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By Gareth Porter WASHINGTON, Nov 9, 2011 (IPS) - The report of the International Atomic Energy Agency (IAEA) published by a Washington think tank Tuesday repeated the sensational claim previously reported by news media all over the world that a former Soviet nuclear weapons scientist had helped Iran construct a detonation system that could be used for a nuclear weapon. But it turns out that the foreign expert, who is not named in the IAEA report but was identified in news reports as Vyacheslav Danilenko, is not a nuclear weapons scientist but one of the top specialists in the world in the production of nanodiamonds by explosives. In fact, Danilenko, a Ukrainian, has worked solely on nanodiamonds from the beginning of his research career and is considered one of the pioneers in the development of nanodiamond technology, as published scientific papers confirm.
Ms. Setsuko Thurlow at the United Nations General Assembly First Committee, October 26, 2011:
Dear Members of the First Committee and guests,
I am privileged to have this opportunity to share with you a small part of my experience of the atomic bombing of Hiroshima.
While Obama publicly pressured Israel to make concessions to the Palestinians over settlements, he secretly sold Jerusalem deep-penetrating bombs it had long sought. Eli Lake previews an exclusive story appearing in Monday's Newsweek.
Dr. Wittner is Professor of History at the State University of New York/Albany. His latest book is Confronting the Bomb: A Short History of the World Nuclear Disarmament Movement (Stanford University Press).
Should the U.S. government be building more nuclear weapons? Residents of Kansas City, Missouri don’t appear to think so, for they are engaged in a bitter fight against the construction of a new nuclear weapons plant in their community.
The massive plant, 1.5 million square feet in size, is designed to replace an earlier version, also located in the city and run by the same contractor: Honeywell. The cost of building the new plant—which, like its predecessor, will provide 85 percent of the components of America’s nuclear weapons—is estimated to run $673 million.
From the standpoint of the developer, Centerpoint Zimmer (CPZ), that’s a very sweet deal. In payment for the plant site, a soybean field it owned, CPZ received $5 million. The federal government will lease the property and plant from a city entity for twenty years, after which, for $10, CPZ will purchase it, thus establishing the world’s first privately-owned nuclear weapons plant. In addition, as the journal Mother Jones has revealed, “the Kansas City Council, enticed by direct payments and a promise of ‘quality jobs,’ . . . agreed to exempt CPZ from property taxes on the plant and surrounding land for twenty-five years.” The Council also agreed to issue $815 million in bond subsidies from urban blight funds to build the plant and its infrastructure. In this lucrative context, how could a profit-driven corporation resist?
Kansas City residents, however, had greater misgivings. They wondered why the U.S. government, already possessing 8,500 nuclear weapons, needed more of them. They wondered what had happened to the U.S. government’s commitment to engage in treaties for nuclear disarmament. They wondered how the new weapons plant fit in with the Obama administration’s pledge to build a world free of nuclear weapons. And they wondered why they should be subsidizing the U.S. military-industrial complex with their tax dollars.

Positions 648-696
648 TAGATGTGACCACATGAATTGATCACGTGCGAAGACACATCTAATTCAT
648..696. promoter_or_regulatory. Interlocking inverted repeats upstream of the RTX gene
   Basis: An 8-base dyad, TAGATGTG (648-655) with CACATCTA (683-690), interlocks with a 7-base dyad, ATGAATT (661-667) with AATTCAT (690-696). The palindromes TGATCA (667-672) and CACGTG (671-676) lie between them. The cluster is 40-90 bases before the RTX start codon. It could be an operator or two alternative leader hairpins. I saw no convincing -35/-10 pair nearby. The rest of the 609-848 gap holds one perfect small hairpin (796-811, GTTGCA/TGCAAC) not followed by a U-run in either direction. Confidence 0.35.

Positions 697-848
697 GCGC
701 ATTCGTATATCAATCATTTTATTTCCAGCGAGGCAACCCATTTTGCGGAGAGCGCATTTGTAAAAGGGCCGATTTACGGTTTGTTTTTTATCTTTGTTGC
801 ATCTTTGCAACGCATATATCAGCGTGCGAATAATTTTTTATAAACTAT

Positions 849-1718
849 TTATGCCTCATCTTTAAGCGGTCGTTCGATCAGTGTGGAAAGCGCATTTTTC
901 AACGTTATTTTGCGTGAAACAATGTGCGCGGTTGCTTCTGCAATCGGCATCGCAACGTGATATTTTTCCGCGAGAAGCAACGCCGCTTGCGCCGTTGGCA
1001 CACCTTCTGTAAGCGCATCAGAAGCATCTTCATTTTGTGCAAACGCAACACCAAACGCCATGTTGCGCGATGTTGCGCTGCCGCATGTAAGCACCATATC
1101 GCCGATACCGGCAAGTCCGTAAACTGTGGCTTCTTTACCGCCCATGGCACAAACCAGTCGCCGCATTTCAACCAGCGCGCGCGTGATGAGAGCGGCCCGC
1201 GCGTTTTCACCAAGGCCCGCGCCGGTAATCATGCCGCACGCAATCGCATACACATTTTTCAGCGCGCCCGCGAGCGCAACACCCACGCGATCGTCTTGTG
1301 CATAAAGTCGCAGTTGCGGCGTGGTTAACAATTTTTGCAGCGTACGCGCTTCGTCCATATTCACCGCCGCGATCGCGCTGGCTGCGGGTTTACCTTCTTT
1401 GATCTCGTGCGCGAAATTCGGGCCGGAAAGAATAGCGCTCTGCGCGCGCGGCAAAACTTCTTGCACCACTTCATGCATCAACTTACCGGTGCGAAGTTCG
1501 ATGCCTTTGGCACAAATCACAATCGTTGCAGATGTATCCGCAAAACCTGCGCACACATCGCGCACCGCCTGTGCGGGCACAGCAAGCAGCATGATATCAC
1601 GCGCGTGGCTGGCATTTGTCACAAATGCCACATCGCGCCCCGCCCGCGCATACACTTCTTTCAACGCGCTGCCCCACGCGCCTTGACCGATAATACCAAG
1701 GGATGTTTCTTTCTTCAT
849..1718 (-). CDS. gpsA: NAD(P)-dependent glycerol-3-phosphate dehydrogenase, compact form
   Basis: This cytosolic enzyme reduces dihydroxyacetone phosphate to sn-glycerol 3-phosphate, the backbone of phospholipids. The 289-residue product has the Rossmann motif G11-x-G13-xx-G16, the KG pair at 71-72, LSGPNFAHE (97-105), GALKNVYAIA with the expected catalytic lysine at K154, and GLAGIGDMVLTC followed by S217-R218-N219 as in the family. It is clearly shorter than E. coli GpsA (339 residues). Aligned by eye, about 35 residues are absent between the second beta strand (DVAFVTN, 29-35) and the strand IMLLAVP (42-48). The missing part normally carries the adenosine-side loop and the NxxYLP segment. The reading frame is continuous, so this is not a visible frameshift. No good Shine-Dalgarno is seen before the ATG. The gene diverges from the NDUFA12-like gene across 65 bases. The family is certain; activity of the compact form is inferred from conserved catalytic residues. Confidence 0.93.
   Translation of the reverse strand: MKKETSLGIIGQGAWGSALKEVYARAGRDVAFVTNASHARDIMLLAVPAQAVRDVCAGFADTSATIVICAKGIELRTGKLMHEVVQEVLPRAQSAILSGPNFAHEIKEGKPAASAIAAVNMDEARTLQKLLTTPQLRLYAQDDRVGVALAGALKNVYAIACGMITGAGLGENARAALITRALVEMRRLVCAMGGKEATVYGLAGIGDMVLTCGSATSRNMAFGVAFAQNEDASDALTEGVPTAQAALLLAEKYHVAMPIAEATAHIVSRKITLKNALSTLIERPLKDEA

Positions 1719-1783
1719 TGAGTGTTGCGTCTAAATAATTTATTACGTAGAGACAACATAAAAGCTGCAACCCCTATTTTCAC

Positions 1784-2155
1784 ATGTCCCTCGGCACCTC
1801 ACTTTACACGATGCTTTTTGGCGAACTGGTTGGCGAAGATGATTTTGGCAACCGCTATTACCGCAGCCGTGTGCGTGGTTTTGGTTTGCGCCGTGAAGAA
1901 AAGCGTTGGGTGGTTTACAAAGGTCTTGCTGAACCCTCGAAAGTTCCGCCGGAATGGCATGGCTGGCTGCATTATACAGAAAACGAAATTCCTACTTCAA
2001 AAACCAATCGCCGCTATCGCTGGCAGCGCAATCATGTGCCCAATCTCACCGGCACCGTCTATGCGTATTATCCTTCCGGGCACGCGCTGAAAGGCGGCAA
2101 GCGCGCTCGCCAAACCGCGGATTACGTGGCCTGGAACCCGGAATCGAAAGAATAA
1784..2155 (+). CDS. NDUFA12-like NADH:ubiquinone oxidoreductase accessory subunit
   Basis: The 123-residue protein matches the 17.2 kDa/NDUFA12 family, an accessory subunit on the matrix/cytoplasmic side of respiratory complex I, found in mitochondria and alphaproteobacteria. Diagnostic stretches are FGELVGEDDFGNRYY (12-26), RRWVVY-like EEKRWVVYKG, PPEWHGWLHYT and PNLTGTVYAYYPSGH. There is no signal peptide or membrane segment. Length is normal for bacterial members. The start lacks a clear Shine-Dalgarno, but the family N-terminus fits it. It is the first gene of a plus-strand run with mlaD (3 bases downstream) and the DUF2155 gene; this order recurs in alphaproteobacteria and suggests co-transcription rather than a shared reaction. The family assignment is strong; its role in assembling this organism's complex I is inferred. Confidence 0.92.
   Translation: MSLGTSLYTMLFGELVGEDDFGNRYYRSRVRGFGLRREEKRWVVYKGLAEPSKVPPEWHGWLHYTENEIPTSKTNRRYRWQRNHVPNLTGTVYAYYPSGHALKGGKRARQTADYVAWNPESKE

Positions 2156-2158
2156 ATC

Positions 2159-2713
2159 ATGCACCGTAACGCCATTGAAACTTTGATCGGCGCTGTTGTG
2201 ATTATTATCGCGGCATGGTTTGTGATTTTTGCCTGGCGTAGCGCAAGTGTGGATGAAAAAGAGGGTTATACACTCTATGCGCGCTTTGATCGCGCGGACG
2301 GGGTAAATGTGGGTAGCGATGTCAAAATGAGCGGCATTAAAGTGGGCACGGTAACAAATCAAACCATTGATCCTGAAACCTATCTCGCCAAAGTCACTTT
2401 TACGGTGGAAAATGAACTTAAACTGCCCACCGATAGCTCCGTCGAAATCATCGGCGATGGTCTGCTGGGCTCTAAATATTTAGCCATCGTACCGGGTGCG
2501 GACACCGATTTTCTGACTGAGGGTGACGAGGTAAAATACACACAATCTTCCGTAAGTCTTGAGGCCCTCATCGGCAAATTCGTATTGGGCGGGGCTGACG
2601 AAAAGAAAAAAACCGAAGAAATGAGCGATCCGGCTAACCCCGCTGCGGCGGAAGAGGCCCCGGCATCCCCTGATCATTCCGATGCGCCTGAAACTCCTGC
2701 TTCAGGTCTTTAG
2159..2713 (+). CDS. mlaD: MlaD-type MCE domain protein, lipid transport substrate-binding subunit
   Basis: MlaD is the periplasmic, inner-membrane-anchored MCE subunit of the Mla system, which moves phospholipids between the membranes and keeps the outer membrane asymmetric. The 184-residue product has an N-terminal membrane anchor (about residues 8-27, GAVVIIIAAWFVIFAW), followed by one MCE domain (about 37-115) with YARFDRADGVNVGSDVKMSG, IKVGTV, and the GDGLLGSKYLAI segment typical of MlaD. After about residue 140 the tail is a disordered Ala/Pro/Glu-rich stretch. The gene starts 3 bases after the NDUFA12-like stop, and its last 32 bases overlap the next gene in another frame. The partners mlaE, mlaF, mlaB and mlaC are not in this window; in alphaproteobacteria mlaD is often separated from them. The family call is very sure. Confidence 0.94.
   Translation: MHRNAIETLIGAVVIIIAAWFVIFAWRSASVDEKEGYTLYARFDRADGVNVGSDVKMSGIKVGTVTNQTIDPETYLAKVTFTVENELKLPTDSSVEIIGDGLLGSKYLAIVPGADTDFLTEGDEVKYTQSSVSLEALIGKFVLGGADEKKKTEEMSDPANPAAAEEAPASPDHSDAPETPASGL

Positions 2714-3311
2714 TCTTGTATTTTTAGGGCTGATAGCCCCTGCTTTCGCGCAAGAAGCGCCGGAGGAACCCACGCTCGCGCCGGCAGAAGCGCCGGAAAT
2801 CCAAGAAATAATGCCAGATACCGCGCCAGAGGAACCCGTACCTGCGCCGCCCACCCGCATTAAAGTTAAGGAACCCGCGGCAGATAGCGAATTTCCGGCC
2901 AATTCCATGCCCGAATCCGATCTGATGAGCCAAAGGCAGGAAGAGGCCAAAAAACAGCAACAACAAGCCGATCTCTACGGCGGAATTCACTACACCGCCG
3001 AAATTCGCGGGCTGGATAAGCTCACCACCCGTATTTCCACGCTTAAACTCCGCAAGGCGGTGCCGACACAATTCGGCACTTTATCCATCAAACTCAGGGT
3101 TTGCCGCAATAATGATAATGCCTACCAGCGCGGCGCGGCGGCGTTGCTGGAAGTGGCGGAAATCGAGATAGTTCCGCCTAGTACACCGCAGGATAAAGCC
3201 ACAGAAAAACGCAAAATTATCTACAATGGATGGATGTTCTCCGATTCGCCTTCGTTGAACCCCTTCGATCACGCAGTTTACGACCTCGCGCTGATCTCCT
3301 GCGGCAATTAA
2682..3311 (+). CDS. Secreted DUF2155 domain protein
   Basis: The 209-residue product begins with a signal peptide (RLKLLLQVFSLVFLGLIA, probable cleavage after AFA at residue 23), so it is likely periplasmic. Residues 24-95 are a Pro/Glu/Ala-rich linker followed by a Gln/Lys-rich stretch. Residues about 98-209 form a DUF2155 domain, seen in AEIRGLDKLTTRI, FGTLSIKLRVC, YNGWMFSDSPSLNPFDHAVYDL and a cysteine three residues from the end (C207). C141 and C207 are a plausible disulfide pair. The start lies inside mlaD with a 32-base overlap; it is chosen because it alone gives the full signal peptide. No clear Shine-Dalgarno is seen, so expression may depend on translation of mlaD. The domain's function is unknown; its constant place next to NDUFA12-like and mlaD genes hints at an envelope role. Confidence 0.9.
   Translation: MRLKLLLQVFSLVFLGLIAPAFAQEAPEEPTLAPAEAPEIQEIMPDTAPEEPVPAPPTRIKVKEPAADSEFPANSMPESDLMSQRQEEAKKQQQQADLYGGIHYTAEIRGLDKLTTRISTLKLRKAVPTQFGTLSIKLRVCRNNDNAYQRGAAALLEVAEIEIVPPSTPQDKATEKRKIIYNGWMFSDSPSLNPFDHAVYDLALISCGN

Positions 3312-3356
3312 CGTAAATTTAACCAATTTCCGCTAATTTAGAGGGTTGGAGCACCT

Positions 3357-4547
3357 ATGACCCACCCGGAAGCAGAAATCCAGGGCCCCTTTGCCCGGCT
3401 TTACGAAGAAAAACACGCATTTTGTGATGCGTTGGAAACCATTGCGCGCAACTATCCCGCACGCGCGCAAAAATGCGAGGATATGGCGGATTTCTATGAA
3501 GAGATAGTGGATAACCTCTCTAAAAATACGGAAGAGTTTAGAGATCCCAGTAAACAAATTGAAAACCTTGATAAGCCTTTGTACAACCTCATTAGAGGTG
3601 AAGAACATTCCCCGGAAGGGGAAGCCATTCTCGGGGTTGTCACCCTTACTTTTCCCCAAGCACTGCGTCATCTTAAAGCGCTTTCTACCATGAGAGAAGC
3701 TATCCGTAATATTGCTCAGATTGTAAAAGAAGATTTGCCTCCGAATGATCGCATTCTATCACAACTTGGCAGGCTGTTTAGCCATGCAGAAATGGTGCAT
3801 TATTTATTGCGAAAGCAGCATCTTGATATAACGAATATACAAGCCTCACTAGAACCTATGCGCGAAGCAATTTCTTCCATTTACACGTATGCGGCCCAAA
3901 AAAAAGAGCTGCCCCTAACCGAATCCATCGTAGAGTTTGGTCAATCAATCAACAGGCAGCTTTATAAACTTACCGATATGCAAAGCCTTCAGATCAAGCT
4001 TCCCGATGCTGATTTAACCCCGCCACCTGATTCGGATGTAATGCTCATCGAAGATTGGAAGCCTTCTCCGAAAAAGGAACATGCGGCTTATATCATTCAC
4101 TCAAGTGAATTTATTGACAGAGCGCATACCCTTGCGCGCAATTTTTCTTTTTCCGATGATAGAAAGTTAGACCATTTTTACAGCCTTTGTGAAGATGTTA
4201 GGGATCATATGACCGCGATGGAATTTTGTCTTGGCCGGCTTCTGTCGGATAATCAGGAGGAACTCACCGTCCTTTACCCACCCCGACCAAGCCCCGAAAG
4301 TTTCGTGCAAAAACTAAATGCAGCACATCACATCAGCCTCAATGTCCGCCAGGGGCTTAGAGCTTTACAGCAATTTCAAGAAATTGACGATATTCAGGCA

Last year I reviewed a book called "Apocalypse Never" that made a powerful case for our options being limited to two: either we get rid of nuclear weapons or humanity will be destroyed. I noted then a deep flaw in the case: the author accepted nuclear energy as something we could survive, focusing his opposition purely on nuclear weaponry.
A new film makes the additional case I was looking for. "Knocking on the Devil's Door: Our Deadly Nuclear Legacy" by Gary Null could not come at a better time. Not far from where I write this, a nuclear plant at Lake Anna was damaged in a recent earthquake. Whether the damage was severe or not -- this time -- is unclear.
This was forwarded to me by a trusted friend from another trusted friend who spoke with someone whose neighbor's daughter works at North Anna, the nuclear plant in Virginia, not far from last week's earthquake.
No, that's not three confirmed sources, but I am writing a book, working jobs, and organizing a conference. Take the following for what it's worth, and please do the reporting.
"During the quake the administration building buckled. White steam began pouring our of the stacks. There is chaos at the power station. __________ said that two NY Times reporters are investigating - ________ and ____________. He wants to get a Geiger counter and take readings near the plant. He also said that when they were first building the plant some W & M professors told them it was not safe to build it on the fault. I will let you know what else I hear."
Journalists from ThisCantBeHappening! took on the Philadelphia Inquirer, the nation’s third oldest surviving daily, this morning, conducting a leafletting “happening” in front of the paper’s soon-to-be-sold headquarters building on Broad Street.